2022 will go down as one of the most dominant seasons any driver will ever produce in Formula 1 thanks to Max Verstappen's rewriting of the record books.
He claimed 15 Grand Prix wins (plus two Sprints) and scored 454 points, breaking Lewis Hamilton's 2019 record by 41.
The Dutchman won nine of the final 11 races as he followed the likes of Alberto Ascari, Jim Clark, Mika Hakkinen and Fernando Alonso in becoming a two-time World Champion.
Armed with the potent weapon that was the RB18, Verstappen easily saw off the main opposition to his title defence as Charles Leclerc and Ferrari imploded after their strong start to the campaign.
This strength of the Scuderia coincided with Red Bull being at their weakest in the opening rounds due to a combination of reliability concerns and the car being massively overweight, coupled with the fact that Adrian Newey and his team started work on the RB18 relatively late owing to the push for the 2021 title in the white-hot battle against Lewis Hamilton.
It was this that left Verstappen harbouring doubts as to whether he could go back-to-back in 2022, as he revealed to RacingNews365.com in an exclusive interview.
"Honestly, that was a very big question mark," replied Verstappen when asked if he thought retaining the championship was a real possibility.
"Because of the new regulations, we had no clue on where we were going to be.
"Everything looked good in the wind tunnel and with the calculations, but you don't know what other people have found. Did they find a trick [that we missed]?
"When the cars came onto the grid in Bahrain [for a pre-season photoshoot], to take the pictures, there were so many different ideas and you are like: 'Did we do the right thing?'
"Our problem in the beginning was that we were heavily overweight, so we couldn't really show the true potential of the car, but over time we got rid of it and the car really came alive.
"Upgrades helped, but mainly [it was losing] weight [that helped us]."
Red Bull not affected by porpoising
One of the big factors of the 2022 season was the porpoising affecting cars as part of the new ground effect technical regulations.
While some squads such as Mercedes were badly affected by it, Red Bull were relatively porpoising-free, part in thanks to Newey's experience of ground effects back in his sportscar and IndyCar days in the 1980s.
Verstappen feels that this absence of the phenomenon enabled Red Bull to steal an advantage over the chasing pack, though this also came with challenges given the 2022 cost cap.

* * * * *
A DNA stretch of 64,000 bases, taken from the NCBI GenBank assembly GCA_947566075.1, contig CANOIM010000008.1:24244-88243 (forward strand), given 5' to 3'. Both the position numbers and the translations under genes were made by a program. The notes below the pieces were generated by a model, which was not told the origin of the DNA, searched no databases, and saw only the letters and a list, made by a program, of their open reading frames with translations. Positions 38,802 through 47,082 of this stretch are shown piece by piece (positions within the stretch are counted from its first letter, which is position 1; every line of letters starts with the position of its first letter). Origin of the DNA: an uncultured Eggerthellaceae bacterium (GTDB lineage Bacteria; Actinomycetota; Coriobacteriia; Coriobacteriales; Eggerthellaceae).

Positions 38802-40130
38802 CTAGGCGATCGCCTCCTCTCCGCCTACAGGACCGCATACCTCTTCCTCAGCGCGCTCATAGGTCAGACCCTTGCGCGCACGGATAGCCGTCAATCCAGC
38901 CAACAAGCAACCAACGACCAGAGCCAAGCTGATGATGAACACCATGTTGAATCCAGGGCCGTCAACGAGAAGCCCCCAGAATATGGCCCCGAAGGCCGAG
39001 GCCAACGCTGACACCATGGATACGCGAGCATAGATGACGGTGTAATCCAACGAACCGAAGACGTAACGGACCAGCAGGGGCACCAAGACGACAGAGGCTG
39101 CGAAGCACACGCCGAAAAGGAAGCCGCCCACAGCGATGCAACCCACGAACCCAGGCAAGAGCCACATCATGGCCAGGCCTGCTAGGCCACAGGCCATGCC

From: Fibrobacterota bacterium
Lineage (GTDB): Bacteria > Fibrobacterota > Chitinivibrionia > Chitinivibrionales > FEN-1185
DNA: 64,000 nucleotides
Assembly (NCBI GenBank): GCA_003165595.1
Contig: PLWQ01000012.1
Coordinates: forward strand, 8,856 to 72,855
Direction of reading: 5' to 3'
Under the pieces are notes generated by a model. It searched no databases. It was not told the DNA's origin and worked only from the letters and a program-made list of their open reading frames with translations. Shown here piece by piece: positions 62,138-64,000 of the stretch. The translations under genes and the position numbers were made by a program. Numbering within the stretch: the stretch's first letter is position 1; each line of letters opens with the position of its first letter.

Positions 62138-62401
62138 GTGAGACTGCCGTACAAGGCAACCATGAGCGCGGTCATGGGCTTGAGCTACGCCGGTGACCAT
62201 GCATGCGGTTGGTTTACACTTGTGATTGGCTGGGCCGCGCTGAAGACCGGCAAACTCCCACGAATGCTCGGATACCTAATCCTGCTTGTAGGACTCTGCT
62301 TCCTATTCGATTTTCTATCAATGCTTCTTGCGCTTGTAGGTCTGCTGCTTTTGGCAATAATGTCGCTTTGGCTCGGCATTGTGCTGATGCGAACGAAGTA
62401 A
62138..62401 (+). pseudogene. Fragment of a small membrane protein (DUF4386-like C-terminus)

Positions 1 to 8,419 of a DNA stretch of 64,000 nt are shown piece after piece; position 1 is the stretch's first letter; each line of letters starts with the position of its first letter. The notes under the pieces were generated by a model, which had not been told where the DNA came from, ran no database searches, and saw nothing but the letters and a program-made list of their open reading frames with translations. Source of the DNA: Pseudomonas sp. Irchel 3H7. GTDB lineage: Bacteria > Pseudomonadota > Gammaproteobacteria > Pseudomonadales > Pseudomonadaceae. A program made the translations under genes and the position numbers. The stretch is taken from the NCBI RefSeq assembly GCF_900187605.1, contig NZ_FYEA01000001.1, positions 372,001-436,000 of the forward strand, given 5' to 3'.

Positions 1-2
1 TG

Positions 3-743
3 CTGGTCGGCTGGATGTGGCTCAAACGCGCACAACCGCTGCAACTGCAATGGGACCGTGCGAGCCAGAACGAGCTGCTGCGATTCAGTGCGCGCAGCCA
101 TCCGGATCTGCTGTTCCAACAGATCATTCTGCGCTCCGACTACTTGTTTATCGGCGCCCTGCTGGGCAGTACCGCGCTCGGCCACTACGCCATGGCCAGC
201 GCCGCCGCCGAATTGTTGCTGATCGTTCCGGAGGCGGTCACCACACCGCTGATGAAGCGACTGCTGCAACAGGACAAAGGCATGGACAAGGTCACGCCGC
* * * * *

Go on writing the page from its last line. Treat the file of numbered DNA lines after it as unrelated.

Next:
"Some of the teams had a few more like issues to solve, while we could more or less just focus on weight reduction and performance," he explained.
"But that weight reduction was really unexpected.
"In a way, people were solving porpoising and we were solving our weight but we would have probably preferred to focus even more on performance.
"It was expensive and that is a problem with the budget cap.
"You have already calculated certain upgrades, and suddenly you have to shift towards weight reduction and finding where to do it is not the easiest."
Verstappen retired from both the season-opener in Bahrain and again in round three in Australia as Leclerc opened up an early points lead, but the Dutchman is firm that the problems were not linked to the RB18 needing a diet.
"At the time, we didn't really have anything on the car which would reduce the weight," he said.
"We had to wait a few weeks into the season to get [the upgrades], so it had nothing to do with that.
"Honestly, in testing, we had almost no issues, and all the issues we had [in the season] were really unexpected.
"It was a bit of a shame, and something we couldn't really explain at the time why they had happened, but luckily the team solved them very quickly."
Viewed by others:
2021 vs 2022 cars
The 2022 breed of cars were significantly beefed up on their 2021 cousins, with the weight heavier and also reduced visibility for the driver.
It is something Verstappen was adamant about when asked which he preferred.
"Last year's car was more agile because the weight was down," he pointed out.
"The visibility was a lot better on the front axle, but to be honest, in the high-speed corners, these cars are fine, but in the low-speed, they are a bit lazy.
"At high-speed, they are quite stable, whereas last year's car was a bit more twitchy, but again in the low-speed, the weight really takes over.
"It is a bit of a shame, but at the end of the day, the cars were made for better racing and they deliver that.
"You have to set them up a lot stiffer and we've got used to them now.
"Initially, I was struggling with the ride, not that it was hurting my back or anything, but it was very different to drive for sure."
Video: How F1's prize money is distributed and who actually gets what
How has F1’s distribution of income changed since the new Concorde Agreement came into force in 2021?
RacingNews365 takes you on a journey through F1’s financials, and explains how the sport’s revenues trickle down to its ten teams.